This past weekend, I flew across half the country to participate in a poker tournament hosted by a former* fraternity brother. There were 22 of us seated at three tables with a bevy of food and beverages to keep us well contented and lubricated over the course of the afternoon. Some of the guys played fairly regularly and others, such as yours truly, hadn’t played in over a year.
And then I was out. THE FIRST ONE OUT. I had a pair of Jacks and I bet aggressively, pre-flop, but two guys matched me. Then, a Queen appeared on the flop, and I felt I had to bet even more aggressively to chase the two out. One obliged and one didn’t—the one with the pair of Queens, it turns out.
At first I was disappointed, however, the more I thought about it, the better I was with it. Being out first meant that I could mingle amongst the remaining tables and catch up with guys I hadn’t seen in years.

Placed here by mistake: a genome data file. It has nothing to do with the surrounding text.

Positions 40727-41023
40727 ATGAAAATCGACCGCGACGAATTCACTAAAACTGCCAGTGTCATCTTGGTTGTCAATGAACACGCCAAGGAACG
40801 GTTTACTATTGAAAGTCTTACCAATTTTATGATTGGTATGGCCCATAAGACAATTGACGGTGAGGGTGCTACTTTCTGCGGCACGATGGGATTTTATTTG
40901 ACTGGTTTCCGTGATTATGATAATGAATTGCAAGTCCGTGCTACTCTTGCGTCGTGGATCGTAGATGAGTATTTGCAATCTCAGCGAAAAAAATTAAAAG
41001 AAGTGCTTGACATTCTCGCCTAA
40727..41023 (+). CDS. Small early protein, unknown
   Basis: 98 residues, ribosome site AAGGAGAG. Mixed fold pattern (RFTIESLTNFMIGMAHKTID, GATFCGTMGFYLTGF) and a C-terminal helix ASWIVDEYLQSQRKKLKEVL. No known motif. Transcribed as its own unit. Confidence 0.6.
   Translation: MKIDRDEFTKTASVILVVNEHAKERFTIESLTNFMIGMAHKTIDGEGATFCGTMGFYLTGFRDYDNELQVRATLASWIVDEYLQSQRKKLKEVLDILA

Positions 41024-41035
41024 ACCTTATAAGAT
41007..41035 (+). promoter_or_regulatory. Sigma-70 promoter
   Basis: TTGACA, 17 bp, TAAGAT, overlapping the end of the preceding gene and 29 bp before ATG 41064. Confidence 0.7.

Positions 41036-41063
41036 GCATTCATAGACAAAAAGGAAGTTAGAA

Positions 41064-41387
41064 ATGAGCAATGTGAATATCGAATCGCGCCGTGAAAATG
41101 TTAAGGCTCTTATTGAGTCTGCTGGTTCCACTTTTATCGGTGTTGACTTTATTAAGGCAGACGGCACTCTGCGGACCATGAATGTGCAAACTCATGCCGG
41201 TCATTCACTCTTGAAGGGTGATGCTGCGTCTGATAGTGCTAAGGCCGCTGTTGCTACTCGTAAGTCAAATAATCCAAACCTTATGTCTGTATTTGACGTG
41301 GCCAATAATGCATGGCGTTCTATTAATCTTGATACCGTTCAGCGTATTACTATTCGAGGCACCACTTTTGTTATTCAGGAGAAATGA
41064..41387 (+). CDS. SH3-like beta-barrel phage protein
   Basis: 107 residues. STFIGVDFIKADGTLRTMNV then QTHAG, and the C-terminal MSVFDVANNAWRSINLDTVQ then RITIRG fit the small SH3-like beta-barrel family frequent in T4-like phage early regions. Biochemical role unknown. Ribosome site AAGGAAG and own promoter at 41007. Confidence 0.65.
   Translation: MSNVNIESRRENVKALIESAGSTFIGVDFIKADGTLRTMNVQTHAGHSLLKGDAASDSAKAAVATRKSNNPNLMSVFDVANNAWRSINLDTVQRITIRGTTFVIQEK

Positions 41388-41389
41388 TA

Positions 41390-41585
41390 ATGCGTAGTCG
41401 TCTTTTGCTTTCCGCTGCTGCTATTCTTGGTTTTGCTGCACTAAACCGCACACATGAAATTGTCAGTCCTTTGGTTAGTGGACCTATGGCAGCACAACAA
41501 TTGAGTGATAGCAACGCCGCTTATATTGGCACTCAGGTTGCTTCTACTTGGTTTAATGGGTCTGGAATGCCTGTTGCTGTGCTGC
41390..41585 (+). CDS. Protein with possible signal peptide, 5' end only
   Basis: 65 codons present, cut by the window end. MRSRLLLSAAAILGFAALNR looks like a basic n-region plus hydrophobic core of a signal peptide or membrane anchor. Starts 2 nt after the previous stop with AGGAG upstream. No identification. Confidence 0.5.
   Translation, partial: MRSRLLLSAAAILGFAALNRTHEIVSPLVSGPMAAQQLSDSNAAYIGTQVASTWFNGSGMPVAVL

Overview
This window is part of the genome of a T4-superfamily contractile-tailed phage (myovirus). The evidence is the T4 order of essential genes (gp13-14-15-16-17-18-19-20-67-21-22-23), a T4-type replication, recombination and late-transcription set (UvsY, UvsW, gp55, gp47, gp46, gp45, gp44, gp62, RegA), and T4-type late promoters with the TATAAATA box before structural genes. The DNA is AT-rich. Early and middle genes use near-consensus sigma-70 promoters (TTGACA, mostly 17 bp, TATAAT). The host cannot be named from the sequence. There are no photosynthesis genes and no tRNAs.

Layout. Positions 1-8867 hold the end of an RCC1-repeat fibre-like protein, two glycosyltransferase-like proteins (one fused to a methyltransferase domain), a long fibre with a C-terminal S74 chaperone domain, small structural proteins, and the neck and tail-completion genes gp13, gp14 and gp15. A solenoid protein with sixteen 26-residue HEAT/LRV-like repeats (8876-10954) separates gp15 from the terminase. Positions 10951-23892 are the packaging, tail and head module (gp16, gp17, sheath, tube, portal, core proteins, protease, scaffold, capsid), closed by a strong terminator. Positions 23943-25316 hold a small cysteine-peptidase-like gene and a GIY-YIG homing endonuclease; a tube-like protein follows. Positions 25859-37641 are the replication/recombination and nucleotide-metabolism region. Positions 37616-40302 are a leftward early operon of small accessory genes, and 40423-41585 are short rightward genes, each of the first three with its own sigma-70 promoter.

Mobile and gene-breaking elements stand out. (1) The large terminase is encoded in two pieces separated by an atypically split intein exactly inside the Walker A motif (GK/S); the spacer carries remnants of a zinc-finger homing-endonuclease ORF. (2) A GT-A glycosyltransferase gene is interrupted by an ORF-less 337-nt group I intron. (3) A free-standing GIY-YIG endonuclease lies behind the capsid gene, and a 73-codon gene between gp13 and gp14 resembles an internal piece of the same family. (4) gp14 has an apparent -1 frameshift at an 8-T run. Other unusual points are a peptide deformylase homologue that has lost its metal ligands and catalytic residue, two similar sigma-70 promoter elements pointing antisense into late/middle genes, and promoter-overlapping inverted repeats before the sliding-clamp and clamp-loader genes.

And the best part was that no time had passed. Sure, we were all a little older, some fatter and a great number had wives and kids and responsibilities, but we all cracked jokes, told stories and laughed to the point of tears. Some guys had suffered health problems, experienced losses or were having a hard time, but we listened, consoled and, after a certain point, busted their balls. Because that’s what we do.
Will I remember who won this year? Yes, because we get it engraved on a trophy. Will anyone remember that I was the first one out this year? Yes, because those guys are merciless.
Was it worth it? You bet your @$$ it was.
*Technically we’re still fraternity brothers—brothers for life and all that—but I mean that we’re not longer in college.